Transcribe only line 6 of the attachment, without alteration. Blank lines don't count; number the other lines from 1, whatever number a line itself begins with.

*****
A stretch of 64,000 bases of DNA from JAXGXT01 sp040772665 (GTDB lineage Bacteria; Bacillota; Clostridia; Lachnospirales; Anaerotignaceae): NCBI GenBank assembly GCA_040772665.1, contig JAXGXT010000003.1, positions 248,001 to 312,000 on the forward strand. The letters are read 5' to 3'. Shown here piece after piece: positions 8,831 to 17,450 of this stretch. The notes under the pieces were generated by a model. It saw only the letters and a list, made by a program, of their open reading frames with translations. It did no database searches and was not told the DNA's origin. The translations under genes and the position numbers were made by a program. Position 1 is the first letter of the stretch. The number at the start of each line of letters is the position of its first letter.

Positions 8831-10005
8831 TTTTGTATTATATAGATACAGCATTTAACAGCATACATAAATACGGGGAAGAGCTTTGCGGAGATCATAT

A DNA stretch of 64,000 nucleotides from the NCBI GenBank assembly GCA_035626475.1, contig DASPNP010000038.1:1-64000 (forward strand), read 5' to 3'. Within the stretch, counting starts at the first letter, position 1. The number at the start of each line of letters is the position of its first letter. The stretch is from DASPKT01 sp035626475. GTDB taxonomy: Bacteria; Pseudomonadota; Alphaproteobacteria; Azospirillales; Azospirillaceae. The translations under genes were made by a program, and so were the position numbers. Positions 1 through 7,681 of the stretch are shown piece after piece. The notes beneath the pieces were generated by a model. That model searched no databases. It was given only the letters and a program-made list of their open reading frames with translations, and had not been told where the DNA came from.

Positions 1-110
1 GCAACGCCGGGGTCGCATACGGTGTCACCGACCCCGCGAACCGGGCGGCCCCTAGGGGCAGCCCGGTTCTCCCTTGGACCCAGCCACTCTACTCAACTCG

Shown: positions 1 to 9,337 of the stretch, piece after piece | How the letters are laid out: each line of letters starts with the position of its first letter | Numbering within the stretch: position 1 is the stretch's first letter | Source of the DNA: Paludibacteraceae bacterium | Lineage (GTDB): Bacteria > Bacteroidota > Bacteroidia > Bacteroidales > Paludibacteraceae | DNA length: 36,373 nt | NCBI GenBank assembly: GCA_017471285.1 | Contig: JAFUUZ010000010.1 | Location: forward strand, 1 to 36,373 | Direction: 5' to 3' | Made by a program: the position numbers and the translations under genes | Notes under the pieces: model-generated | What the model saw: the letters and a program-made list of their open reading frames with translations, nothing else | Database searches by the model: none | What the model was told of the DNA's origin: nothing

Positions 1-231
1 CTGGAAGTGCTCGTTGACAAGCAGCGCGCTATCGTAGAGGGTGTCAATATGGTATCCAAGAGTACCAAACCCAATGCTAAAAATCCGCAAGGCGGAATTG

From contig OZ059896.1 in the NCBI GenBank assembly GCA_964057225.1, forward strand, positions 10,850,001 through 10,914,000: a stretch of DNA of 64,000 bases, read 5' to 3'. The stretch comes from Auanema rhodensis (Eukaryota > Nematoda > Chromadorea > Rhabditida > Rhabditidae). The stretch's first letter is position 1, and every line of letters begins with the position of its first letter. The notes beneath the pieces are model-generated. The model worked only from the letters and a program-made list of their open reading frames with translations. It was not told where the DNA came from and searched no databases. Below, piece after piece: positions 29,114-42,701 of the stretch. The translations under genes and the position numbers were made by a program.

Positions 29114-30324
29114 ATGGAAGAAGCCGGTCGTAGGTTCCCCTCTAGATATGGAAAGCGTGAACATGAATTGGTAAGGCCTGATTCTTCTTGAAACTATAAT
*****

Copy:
1 GCAACGCCGGGGTCGCATACGGTGTCACCGACCCCGCGAACCGGGCGGCCCCTAGGGGCAGCCCGGTTCTCCCTTGGACCCAGCCACTCTACTCAACTCG